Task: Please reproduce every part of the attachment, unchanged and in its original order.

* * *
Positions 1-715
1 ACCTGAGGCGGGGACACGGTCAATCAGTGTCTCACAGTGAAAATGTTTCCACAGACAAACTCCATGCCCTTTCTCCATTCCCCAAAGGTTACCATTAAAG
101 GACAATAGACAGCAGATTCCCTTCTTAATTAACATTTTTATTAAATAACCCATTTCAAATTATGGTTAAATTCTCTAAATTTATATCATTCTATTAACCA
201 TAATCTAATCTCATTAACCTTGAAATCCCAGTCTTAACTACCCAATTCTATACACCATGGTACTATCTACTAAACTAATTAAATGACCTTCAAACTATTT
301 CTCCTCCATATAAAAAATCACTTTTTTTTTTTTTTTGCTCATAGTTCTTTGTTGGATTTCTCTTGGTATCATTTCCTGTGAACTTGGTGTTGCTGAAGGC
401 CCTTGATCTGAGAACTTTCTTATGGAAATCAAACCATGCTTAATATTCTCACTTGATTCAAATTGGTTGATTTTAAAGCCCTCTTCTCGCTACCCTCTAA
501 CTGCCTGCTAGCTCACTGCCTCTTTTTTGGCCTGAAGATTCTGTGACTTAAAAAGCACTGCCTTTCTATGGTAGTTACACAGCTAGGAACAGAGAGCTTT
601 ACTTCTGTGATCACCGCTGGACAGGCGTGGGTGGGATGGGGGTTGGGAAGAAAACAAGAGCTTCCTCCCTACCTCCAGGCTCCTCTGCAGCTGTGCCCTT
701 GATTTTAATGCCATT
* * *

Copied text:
Positions 1-715
1 ACCTGAGGCGGGGACACGGTCAATCAGTGTCTCACAGTGAAAATGTTTCCACAGACAAACTCCATGCCCTTTCTCCATTCCCCAAAGGTTACCATTAAAG
101 GACAATAGACAGCAGATTCCCTTCTTAATTAACATTTTTATTAAATAACCCATTTCAAATTATGGTTAAATTCTCTAAATTTATATCATTCTATTAACCA
201 TAATCTAATCTCATTAACCTTGAAATCCCAGTCTTAACTACCCAATTCTATACACCATGGTACTATCTACTAAACTAATTAAATGACCTTCAAACTATTT
301 CTCCTCCATATAAAAAATCACTTTTTTTTTTTTTTTGCTCATAGTTCTTTGTTGGATTTCTCTTGGTATCATTTCCTGTGAACTTGGTGTTGCTGAAGGC
401 CCTTGATCTGAGAACTTTCTTATGGAAATCAAACCATGCTTAATATTCTCACTTGATTCAAATTGGTTGATTTTAAAGCCCTCTTCTCGCTACCCTCTAA
501 CTGCCTGCTAGCTCACTGCCTCTTTTTTGGCCTGAAGATTCTGTGACTTAAAAAGCACTGCCTTTCTATGGTAGTTACACAGCTAGGAACAGAGAGCTTT
601 ACTTCTGTGATCACCGCTGGACAGGCGTGGGTGGGATGGGGGTTGGGAAGAAAACAAGAGCTTCCTCCCTACCTCCAGGCTCCTCTGCAGCTGTGCCCTT
701 GATTTTAATGCCATT